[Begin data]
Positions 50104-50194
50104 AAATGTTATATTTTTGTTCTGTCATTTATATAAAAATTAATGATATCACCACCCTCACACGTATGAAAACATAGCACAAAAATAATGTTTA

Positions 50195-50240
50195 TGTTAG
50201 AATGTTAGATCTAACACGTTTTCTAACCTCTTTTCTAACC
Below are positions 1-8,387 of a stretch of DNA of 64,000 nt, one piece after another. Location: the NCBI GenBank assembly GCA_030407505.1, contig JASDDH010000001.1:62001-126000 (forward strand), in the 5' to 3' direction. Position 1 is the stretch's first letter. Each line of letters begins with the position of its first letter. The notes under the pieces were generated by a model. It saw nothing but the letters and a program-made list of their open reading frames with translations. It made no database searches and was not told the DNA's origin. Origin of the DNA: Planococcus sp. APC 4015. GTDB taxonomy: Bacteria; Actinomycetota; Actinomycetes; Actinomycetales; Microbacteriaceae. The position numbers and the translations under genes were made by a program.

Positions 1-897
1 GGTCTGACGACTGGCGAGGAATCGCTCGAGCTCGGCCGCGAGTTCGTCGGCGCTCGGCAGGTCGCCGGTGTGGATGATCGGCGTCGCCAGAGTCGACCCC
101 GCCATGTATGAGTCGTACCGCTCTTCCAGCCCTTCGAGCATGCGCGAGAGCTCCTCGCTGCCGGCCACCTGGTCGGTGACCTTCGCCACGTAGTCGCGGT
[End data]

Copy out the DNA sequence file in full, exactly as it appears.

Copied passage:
Positions 50104-50194
50104 AAATGTTATATTTTTGTTCTGTCATTTATATAAAAATTAATGATATCACCACCCTCACACGTATGAAAACATAGCACAAAAATAATGTTTA

Positions 50195-50240
50195 TGTTAG
50201 AATGTTAGATCTAACACGTTTTCTAACCTCTTTTCTAACC
Below are positions 1-8,387 of a stretch of DNA of 64,000 nt, one piece after another. Location: the NCBI GenBank assembly GCA_030407505.1, contig JASDDH010000001.1:62001-126000 (forward strand), in the 5' to 3' direction. Position 1 is the stretch's first letter. Each line of letters begins with the position of its first letter. The notes under the pieces were generated by a model. It saw nothing but the letters and a program-made list of their open reading frames with translations. It made no database searches and was not told the DNA's origin. Origin of the DNA: Planococcus sp. APC 4015. GTDB taxonomy: Bacteria; Actinomycetota; Actinomycetes; Actinomycetales; Microbacteriaceae. The position numbers and the translations under genes were made by a program.

Positions 1-897
1 GGTCTGACGACTGGCGAGGAATCGCTCGAGCTCGGCCGCGAGTTCGTCGGCGCTCGGCAGGTCGCCGGTGTGGATGATCGGCGTCGCCAGAGTCGACCCC
101 GCCATGTATGAGTCGTACCGCTCTTCCAGCCCTTCGAGCATGCGCGAGAGCTCCTCGCTGCCGGCCACCTGGTCGGTGACCTTCGCCACGTAGTCGCGGT